Gaming the Course: Advice from Alex Wilf

Editor’s Note: As part of building a community around gameful learning, we’re asking students and instructors to write about their experiences within these classrooms. First up, one of our new GAME Ambassadors (more on this soon) shares his advice for students new to gameful thinking.

A bit about Alex: He is a freshman from Riverside, Connecticut. He has not yet decided on a major, but he is considering political science and computer science as possibilities.  When not in class, Alex sings for the University of Michigan Men’s Glee Club.

 

Alex’s Thoughts on Gameful Learning

This may sound obvious, but it helps if you think of the course itself as a type of game. In this model, there is nothing against acting in whatever way gets you the most points (except for cheating). Game the system. It’s encouraged!  

I was always taught to reject this thinking. I was told that the “pure” pursuit of knowledge was the only thing I should be thinking about while absorbing information in a class. To an extent, my teachers and professors were absolutely right, but in another, they were neglecting the fact that our education system operates not only as a space for free exploration but as a filter in a meritocracy, with the weight of career expectations pressing down on those in it.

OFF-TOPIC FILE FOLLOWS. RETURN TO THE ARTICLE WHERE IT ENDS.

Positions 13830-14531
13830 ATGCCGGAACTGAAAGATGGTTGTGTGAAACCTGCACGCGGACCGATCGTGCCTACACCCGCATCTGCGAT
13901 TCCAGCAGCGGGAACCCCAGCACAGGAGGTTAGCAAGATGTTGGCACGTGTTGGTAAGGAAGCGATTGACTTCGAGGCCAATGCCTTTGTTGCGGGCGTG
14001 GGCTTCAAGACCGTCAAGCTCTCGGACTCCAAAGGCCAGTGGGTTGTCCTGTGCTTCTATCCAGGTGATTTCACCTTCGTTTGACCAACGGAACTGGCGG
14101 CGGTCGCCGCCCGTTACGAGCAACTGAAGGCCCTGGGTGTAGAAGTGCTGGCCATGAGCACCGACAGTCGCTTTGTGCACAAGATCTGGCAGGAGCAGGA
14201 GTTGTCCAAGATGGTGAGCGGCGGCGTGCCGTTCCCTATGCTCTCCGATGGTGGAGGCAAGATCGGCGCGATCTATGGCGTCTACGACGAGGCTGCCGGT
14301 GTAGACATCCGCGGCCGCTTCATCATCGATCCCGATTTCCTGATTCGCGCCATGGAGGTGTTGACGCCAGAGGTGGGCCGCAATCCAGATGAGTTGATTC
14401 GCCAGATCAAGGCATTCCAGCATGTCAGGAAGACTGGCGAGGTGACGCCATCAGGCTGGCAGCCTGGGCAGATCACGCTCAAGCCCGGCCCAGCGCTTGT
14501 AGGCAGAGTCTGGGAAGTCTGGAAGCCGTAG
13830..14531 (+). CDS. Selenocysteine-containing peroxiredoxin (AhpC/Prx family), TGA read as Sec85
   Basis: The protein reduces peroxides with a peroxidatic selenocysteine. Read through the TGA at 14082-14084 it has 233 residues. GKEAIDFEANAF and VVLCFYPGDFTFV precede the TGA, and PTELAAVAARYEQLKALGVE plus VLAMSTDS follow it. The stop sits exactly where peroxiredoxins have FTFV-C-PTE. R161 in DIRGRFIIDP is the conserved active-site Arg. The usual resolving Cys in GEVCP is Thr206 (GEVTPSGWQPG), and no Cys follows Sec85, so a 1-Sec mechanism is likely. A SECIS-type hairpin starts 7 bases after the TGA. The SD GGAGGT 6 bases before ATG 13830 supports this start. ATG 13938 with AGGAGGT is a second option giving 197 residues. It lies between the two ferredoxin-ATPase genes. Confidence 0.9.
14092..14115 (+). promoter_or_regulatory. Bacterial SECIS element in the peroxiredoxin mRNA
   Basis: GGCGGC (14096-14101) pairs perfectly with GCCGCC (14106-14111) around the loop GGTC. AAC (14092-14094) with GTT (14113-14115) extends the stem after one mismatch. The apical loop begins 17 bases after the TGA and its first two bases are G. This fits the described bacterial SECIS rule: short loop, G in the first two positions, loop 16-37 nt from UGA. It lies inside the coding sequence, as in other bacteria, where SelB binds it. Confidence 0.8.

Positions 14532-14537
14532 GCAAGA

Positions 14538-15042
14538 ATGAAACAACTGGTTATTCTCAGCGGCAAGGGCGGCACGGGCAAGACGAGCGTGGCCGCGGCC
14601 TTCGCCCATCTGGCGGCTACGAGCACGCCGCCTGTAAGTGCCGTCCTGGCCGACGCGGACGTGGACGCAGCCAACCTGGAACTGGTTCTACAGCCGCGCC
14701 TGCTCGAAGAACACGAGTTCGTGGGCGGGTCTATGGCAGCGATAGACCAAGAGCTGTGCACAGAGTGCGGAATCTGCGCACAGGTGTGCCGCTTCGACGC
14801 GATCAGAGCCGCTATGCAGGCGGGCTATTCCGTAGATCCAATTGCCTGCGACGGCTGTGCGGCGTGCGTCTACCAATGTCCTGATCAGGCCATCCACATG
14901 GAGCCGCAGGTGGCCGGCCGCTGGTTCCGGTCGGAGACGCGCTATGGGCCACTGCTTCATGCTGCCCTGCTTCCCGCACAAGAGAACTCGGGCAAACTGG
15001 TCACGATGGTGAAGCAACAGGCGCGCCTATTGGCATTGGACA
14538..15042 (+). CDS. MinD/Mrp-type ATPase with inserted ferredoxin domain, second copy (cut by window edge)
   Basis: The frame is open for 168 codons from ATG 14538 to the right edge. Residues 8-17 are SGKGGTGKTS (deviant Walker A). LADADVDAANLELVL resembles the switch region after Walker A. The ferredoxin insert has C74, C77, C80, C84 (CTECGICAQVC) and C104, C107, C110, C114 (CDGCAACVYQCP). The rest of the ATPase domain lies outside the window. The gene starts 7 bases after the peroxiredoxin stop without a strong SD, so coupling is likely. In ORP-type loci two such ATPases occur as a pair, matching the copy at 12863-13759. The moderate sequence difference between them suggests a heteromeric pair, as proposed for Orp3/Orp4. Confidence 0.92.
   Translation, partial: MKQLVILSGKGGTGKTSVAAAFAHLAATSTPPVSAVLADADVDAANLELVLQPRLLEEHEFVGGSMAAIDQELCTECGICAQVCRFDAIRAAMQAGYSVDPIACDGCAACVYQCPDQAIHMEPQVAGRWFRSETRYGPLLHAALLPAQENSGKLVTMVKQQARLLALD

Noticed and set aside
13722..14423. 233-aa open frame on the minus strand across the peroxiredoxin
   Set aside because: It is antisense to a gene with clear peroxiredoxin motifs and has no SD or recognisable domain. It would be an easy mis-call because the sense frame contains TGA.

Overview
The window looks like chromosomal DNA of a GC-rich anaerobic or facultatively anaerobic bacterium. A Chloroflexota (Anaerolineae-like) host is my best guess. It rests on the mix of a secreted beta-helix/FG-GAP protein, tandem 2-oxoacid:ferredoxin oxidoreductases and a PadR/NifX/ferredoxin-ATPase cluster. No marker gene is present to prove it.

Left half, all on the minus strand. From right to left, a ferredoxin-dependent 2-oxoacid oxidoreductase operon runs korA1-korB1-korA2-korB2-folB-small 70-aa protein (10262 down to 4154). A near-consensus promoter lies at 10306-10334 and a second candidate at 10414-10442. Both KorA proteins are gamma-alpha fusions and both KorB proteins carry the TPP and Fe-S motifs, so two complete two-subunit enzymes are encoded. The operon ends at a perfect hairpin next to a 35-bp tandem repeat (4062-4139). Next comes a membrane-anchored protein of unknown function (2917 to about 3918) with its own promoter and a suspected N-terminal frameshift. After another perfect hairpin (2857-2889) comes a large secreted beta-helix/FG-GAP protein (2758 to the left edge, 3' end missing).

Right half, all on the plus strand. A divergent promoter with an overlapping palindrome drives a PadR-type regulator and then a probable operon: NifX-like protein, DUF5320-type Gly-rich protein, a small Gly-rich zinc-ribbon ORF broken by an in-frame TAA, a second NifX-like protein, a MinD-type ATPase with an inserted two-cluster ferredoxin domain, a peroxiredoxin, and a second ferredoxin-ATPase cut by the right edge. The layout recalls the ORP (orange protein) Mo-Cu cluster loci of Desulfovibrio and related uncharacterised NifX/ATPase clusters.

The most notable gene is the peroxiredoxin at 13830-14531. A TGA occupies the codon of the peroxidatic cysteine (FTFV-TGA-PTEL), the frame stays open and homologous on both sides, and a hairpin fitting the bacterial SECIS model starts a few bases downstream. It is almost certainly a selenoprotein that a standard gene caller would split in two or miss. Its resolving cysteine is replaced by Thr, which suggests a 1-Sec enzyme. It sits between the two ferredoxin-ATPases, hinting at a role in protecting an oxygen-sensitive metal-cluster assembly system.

My advice to students new to a gameful course would be to set aside your moral problems with “gaming” a class which is supposed to be purely about learning, and give it a shot. When I did that, I was able to see that the course structure inspired me to put forth a larger amount of effort into learning the curriculum, which resulted in me actually learning the material better and enjoying the class more than I might have in a traditional course. Additionally, the act of “gaming” the system taught me important skills like scheduling, time management, and managing team dynamics.

There’s something liberating about this model in that it doesn’t force your desire to succeed in a course and your professor’s feelings about grading into conflict. Have fun, enjoy the odd kind of freedom that comes with such an overtly controlled environment, learn to be a rational actor in the game, and hopefully you’ll learn not just what the curriculum has to offer, but what you can achieve when asked to “throw yourself into a game.”

 

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